The Chemistry of Minnesota Ice

 - by KitchenPantryScientist

Have you ever wondered why putting chemicals on a road makes the ice melt?  Here in Anarctica, I mean Minnesota, there have been lots of trucks out spreading de-icer lately.

You can see how one of these chemicals: NaCl, or table salt helps melt ice by lowering the melting temperature of water for yourself.  All you’ll need is an ice cube, a glass of water, a piece of kitchen twine or string about 6 inches long and salt.

Drop an ice cube in a glass of ice water.  Try to pick the ice cube up without your fingers by simply placing the string on it and pulling up.  Impossible, right?

Now, dip the string in water, lay it across the ice cube and sprinkle a generous amount of salt over the string/ice cube.  Wait about a minute and try again to lift the cube using only the string.  What happens?

It may seem like magic, but it’s only science.   I demonstrated how do do this experiment on Kare11 news the other day.  It’s right after the static electricity experiment. Here’s a video from my KidScience app where I demonstrate the experiment.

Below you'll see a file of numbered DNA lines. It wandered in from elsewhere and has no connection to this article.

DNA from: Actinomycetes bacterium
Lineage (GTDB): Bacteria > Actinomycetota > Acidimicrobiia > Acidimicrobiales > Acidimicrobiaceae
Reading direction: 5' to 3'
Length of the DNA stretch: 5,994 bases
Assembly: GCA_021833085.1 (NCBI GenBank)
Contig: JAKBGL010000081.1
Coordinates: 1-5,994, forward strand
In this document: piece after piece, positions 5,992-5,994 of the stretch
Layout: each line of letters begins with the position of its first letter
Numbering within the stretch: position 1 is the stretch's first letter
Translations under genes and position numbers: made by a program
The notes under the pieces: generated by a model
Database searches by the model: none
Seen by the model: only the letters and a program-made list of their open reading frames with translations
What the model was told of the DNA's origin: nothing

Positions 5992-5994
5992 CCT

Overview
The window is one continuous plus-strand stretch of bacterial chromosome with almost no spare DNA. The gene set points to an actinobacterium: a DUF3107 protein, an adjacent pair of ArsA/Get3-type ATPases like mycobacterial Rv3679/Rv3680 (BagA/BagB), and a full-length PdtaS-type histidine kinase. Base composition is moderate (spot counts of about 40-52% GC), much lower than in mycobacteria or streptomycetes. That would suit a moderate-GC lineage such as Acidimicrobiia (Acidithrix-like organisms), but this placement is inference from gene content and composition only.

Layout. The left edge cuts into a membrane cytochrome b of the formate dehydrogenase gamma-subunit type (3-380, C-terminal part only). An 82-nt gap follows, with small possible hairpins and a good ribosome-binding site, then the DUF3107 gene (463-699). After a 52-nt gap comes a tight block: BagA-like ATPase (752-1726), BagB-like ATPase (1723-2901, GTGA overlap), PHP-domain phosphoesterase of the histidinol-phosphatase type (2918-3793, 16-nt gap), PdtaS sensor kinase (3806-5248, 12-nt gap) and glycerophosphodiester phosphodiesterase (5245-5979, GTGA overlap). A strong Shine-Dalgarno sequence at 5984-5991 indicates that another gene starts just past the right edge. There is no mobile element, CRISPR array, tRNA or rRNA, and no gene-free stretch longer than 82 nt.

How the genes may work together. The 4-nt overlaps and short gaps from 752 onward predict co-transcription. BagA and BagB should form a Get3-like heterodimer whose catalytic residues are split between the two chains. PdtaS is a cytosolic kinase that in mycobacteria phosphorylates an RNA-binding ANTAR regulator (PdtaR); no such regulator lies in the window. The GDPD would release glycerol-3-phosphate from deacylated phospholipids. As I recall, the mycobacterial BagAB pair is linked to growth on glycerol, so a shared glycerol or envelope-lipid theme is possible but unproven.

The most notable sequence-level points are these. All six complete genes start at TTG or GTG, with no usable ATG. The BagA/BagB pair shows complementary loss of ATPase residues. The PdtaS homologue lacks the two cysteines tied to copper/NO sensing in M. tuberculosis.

Salt lowers the temperature at which ice can melt and water can freeze.  Usually, ice melts and water freezes at 32 degrees Farenheit, but if you add salt to it, ice will melt at a lower (colder) temperature.

The salt helps the ice surrounding the string start to melt, and it takes heat from the surrounding water, which then re-freezes around the string.

Different chemicals change the freezing point of water differently.  Salt can thaw ice at 15 degrees F, but at 0 degrees F, it won’t do anything.  Other de-icing chemicals they add to roads can work at much colder temperatures (down to 20 degrees below zero.)  If it’s cold enough, even chemicals won’t melt the ice.

Brrr.

Pressure can also make ice melt at colder temperatures.  This is why ice skates glide on rinks.  The pressure is constantly melting the ice a where the blade presses down on it so the blade glides on a thin layer of water!

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